With all Gobenias, it’s best to handle them as little as possible. Doing a bleach dip or anything like that is strongly cautioned against and would likely kill them. It is also best not to mist or water them until they are well established, as standing water on their leaves is enough to cause them to melt overnight. In my experience, it’s best to put them in a closed bin with pre-moistened sphagnum, lie the stem delicately down, and forget about them for a few months. They do not like to be moved, so try to resist prodding them. It is also probably best not to so much as look their direction, and maybe even think about them, as in the past this has been enough to kill them.
If they come to you potted, in my experience it’s best to keep them potted to avoid damaging or disrupting their root structure. You can put the pot in a bed of sphagnum and let the plant grow down on to that. If you receive an un-potted plant, it’s best not to bury their roots, but just set the stem lightly over some sphagnum. These are atypical Begonias in that they grow very poorly from leaf cuttings. It is possible, and I have had one success with placing a leaf upside down on some sphagnum but expect most if not all to melt with this mode of propagation. You need a good stem with roots if you hope to have a good chance of establishing the plant.
A note on temperature- while in nature many Gobenias grow along roads where it seems likely they are exposed to higher temperatures and sunlight than would occur in nearby forest, in terrariums they do not seem tolerant of temperatures above 80F for extended periods of time. In greenhouses where ventilation is better they might be more tolerant. I used to grow my plants in a basement that rarely got over 75 in the summer and the Gobenias did wonderfully, but when I moved, they sat in a hot box for a week and most of them died. I do not think temperatures were much above 85 during this period but it was enough to cause irreparable damage.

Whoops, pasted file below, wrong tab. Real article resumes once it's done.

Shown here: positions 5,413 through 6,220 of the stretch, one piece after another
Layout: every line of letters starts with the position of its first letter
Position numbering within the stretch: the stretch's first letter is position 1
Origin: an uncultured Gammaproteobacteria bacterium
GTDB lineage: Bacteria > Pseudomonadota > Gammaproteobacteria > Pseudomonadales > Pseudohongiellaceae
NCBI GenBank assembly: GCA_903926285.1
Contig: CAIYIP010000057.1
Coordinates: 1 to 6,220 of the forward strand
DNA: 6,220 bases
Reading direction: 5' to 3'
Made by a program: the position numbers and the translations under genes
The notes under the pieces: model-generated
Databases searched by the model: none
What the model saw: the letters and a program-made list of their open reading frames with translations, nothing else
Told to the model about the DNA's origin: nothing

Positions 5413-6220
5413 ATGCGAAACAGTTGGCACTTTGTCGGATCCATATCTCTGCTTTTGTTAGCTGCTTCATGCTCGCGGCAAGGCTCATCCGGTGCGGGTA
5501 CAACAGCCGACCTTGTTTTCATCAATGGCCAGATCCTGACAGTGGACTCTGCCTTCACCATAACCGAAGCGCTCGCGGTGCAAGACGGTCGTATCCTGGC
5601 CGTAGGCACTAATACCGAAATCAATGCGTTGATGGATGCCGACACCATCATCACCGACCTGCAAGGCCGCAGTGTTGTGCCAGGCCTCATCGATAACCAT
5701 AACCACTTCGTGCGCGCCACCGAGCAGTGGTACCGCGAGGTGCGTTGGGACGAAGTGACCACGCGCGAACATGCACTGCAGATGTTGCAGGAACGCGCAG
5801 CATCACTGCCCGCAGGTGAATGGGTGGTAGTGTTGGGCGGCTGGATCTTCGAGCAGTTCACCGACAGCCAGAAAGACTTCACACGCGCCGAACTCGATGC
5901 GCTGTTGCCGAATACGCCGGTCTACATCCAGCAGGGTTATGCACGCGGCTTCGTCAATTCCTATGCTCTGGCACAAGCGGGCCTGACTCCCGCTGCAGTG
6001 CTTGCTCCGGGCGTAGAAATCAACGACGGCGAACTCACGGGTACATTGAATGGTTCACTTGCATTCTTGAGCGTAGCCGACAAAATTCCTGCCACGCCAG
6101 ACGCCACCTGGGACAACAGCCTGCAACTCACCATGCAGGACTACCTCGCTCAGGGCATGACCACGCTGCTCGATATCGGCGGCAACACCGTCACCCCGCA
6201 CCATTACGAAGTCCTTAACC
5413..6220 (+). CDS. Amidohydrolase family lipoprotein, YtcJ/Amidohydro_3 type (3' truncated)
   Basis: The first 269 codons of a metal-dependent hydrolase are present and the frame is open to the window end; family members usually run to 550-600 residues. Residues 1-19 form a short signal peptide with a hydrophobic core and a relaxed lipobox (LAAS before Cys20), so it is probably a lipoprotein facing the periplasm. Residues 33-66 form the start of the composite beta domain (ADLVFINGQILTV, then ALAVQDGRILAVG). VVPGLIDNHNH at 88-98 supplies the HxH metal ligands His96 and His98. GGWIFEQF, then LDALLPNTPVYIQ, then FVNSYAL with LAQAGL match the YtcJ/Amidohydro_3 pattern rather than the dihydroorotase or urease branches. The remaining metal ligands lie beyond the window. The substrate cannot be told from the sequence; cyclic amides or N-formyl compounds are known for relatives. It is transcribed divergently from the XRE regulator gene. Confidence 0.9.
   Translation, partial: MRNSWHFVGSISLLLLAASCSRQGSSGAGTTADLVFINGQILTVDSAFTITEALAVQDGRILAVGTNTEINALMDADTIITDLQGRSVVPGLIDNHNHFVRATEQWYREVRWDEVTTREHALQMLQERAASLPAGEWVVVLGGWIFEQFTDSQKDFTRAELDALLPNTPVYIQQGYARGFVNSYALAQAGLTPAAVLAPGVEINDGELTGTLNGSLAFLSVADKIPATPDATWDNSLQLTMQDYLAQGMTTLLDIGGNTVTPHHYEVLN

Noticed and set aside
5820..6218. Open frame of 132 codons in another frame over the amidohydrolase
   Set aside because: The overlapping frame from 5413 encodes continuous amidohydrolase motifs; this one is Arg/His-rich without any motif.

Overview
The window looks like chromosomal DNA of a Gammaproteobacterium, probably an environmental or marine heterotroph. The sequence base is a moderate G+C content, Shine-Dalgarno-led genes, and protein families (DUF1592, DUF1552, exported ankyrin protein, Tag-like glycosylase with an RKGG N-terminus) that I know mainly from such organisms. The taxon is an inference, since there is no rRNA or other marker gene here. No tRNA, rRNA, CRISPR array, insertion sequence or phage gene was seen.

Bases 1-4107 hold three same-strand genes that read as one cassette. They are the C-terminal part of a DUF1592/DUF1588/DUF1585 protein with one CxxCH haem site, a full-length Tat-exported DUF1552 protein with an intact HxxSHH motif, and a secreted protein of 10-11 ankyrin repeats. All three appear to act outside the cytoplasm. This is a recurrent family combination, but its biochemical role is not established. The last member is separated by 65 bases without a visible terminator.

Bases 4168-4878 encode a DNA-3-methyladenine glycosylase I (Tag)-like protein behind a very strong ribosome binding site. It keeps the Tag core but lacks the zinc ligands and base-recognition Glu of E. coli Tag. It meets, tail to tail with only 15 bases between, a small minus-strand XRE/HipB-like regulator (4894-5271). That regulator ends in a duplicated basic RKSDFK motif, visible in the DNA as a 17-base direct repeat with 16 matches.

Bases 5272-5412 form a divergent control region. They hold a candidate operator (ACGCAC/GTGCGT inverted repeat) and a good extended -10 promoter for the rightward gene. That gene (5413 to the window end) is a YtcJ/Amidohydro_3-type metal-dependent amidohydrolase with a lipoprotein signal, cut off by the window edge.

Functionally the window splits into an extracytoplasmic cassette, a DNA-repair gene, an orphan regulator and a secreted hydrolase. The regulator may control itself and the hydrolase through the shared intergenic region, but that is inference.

Strangely enough, even though this section of Begonias can be challenging, they also can be incredibly resilient. It is not uncommon for leaves to melt in transit, but so long as the stem is solid, new leaves will grow if conditions are good. I have had imported plants come in with just a long half rotted stem, only to rebound months later. Although many Gobenias can tolerate high light once acclimated, if you have received your plant from an importer, they seem to benefit from having shade until their root structures can recuperate. Most of my plants are grown 16″ from a LED light with a piece of printer paper taped onto the clear lid to give them some cover. This is one of those plants that you want to avoid throwing out, even if it looks dead, as it might surprise you.
Some sage advice from Stephanie Willis,
Thinking about mine, I notice they root easily from the leaf axils and less from the base of the cutting, so just placing them on the surface of sphagnum like you described is just what mine seem to respond to. They also love closed terrariums and can overrun a small one in a short period of time! I just toss cuttings in multiple environments and some will find a place that they thrive. ”
and Steve Waldron,
“They seem to do best for me when treated like an orchid (airy and nighttime drop of 10 degrees F)”
*Gobenias are also referred to Goo-benias, for their tendency to spontaneously melt into a pile of goo.